Computing patient-specific hemodynamics in stented femoral artery models obtained from computed tomography using a validated 3D reconstruction method

Monika Colombo, Marco Bologna, Marc Garbey, Scott Berceli, Yong He, Josè Felix Rodriguez Matas, Francesco Migliavacca, Claudio Chiastra

Research output: Contribution to journalArticle

2 Scopus citations

Abstract

Patients with peripheral artery disease who undergo endovascular treatment are often inflicted by in-stent restenosis. The relation between restenosis and abnormal hemodynamics may be analyzed using patient-specific computational fluid dynamics (CFD) simulations. In this work, first a three-dimensional (3D) reconstruction method, based on an in-house semi-automatic segmentation algorithm of a patient's computed tomography (CT) images with calcification and metallic artifacts, and thrombus removal is described. The reconstruction method was validated using 3D printed rigid phantoms of stented femoral arteries by comparing the reconstructed geometries with the reference computer-aided design (CAD) geometries employed for 3D printing. The mean reconstruction error resulting from the validation of the reconstruction method was ~6% in both stented and non-stented regions. Secondly, a patient-specific model of the stented femoral artery was created and CFD analyses were performed with emphasis on the selection of the boundary conditions. CFD results were compared in scenarios with and without common femoral artery bifurcation, employing flat or parabolic inlet velocity profiles. Similar helical flow structures were visible in all scenarios. Negligible differences in wall shear stress (<0.5%) were found in the stented region. In conclusion, a robust method, applicable to patient-specific cases of stented diseased femoral arteries, was developed and validated.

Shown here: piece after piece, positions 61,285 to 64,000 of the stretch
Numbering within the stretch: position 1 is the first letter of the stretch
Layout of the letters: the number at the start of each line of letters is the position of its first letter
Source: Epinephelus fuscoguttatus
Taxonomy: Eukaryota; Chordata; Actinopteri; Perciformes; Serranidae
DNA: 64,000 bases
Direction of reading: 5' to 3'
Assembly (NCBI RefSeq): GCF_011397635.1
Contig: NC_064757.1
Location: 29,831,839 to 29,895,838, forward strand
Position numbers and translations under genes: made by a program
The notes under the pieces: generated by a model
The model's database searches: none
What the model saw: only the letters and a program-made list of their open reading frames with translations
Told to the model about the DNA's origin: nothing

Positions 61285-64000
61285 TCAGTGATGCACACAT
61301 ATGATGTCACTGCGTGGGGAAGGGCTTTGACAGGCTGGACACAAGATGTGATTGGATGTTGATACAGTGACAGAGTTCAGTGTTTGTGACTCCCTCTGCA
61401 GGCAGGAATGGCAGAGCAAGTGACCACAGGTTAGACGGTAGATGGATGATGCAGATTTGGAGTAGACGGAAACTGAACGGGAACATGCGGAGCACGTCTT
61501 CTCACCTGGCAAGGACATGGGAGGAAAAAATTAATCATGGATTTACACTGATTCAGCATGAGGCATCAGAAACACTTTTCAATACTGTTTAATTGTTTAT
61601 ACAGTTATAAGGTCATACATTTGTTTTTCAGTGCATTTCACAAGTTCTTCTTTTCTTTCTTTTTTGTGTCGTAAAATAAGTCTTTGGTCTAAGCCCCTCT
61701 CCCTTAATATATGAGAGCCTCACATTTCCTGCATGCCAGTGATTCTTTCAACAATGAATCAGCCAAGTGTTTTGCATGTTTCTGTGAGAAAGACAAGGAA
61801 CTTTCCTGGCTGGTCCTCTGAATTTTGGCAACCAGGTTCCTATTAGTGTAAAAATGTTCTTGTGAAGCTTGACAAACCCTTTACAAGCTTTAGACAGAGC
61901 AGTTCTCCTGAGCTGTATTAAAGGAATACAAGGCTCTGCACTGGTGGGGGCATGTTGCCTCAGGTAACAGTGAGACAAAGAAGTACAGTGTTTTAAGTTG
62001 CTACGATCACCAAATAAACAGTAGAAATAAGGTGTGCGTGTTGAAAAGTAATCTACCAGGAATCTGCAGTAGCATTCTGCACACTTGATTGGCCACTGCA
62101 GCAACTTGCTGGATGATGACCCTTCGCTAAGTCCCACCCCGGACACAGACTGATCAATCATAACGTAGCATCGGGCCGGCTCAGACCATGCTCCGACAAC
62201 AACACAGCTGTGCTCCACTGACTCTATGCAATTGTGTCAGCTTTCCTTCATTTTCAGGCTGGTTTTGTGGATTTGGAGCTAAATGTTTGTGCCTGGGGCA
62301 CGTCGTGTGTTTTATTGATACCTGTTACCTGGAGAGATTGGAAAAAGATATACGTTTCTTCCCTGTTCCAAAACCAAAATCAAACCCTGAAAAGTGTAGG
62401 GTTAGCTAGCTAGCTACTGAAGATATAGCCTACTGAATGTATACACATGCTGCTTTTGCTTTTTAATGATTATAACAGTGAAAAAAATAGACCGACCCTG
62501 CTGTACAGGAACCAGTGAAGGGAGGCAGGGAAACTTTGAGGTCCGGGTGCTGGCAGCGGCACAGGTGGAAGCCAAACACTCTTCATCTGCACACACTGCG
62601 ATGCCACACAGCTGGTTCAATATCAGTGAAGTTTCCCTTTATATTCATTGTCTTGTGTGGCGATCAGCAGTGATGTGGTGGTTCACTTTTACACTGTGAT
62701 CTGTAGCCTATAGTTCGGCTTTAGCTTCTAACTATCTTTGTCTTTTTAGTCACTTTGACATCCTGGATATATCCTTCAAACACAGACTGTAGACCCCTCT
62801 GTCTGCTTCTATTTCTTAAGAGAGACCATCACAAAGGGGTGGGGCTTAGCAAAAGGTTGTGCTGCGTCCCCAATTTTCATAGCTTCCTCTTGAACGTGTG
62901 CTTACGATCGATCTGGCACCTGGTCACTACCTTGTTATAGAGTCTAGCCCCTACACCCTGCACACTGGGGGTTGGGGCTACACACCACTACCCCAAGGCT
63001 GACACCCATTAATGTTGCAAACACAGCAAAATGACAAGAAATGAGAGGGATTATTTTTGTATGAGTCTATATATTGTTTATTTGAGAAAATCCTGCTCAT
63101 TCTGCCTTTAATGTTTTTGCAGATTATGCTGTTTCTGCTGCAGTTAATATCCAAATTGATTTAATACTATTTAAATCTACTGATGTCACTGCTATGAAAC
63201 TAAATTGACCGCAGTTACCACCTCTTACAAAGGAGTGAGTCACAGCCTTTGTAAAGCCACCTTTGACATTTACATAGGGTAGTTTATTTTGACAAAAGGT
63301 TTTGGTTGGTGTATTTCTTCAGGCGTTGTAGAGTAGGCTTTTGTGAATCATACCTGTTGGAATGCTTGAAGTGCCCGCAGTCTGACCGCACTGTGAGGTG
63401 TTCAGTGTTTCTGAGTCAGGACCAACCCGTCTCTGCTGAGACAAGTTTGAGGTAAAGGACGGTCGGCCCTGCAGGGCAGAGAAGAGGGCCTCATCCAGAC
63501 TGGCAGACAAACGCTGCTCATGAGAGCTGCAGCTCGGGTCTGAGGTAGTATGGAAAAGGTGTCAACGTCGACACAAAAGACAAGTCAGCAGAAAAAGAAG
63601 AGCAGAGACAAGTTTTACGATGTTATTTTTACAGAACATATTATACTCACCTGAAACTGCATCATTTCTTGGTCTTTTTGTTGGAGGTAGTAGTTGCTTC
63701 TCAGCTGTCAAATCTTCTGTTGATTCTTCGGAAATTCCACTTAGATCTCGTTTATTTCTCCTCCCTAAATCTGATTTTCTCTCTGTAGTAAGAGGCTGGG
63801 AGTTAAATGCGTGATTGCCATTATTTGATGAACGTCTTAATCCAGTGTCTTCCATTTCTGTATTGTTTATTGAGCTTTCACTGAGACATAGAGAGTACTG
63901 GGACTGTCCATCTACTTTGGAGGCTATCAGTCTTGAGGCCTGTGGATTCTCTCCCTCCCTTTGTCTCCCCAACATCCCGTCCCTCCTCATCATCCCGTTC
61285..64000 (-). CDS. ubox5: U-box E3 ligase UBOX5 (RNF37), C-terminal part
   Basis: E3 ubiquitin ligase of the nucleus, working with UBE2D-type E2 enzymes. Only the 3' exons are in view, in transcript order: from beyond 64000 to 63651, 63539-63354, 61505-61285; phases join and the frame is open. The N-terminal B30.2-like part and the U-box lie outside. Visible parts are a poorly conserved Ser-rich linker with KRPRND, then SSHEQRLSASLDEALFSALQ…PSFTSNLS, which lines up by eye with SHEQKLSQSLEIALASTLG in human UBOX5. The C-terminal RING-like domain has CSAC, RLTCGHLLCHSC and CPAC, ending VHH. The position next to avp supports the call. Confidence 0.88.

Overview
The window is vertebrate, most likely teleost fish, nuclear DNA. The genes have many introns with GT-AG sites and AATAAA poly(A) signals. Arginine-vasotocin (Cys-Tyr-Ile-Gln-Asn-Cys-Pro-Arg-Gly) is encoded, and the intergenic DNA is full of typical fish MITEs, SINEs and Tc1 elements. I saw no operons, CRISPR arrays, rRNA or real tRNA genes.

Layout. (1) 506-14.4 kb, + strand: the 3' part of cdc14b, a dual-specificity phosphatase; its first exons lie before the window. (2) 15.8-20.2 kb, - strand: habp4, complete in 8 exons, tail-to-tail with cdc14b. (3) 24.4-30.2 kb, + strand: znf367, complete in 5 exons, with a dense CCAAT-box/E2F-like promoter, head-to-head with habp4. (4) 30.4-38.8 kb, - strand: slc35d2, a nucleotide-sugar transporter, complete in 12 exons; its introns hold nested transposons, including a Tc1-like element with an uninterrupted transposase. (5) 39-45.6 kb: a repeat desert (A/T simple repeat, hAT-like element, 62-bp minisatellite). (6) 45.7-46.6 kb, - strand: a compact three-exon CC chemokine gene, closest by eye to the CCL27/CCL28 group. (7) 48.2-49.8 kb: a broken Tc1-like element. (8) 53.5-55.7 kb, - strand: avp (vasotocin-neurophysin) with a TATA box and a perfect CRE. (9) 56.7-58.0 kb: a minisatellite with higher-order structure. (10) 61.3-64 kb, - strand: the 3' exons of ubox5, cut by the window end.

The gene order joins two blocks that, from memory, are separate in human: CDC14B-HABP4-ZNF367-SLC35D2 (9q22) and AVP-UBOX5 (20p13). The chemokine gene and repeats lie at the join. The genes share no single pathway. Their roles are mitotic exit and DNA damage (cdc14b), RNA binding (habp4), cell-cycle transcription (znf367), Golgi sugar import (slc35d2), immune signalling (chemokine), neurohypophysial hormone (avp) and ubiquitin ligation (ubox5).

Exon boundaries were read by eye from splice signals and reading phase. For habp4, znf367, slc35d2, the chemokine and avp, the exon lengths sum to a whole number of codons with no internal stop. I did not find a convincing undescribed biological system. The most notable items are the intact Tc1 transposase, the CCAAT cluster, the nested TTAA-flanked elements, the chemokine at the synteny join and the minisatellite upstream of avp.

Original languageEnglish (US)
Pages (from-to)23-35
Number of pages13
JournalMedical Engineering and Physics
Volume75
DOIs
StatePublished - Jan 2020

Keywords

  • 3D printing
  • Computational fluid dynamics
  • Computed tomography
  • Helicity
  • Image processing
  • Image segmentation
  • Peripheral artery disease
  • Stent
  • Wall shear stress

ASJC Scopus subject areas

  • Biophysics
  • Biomedical Engineering

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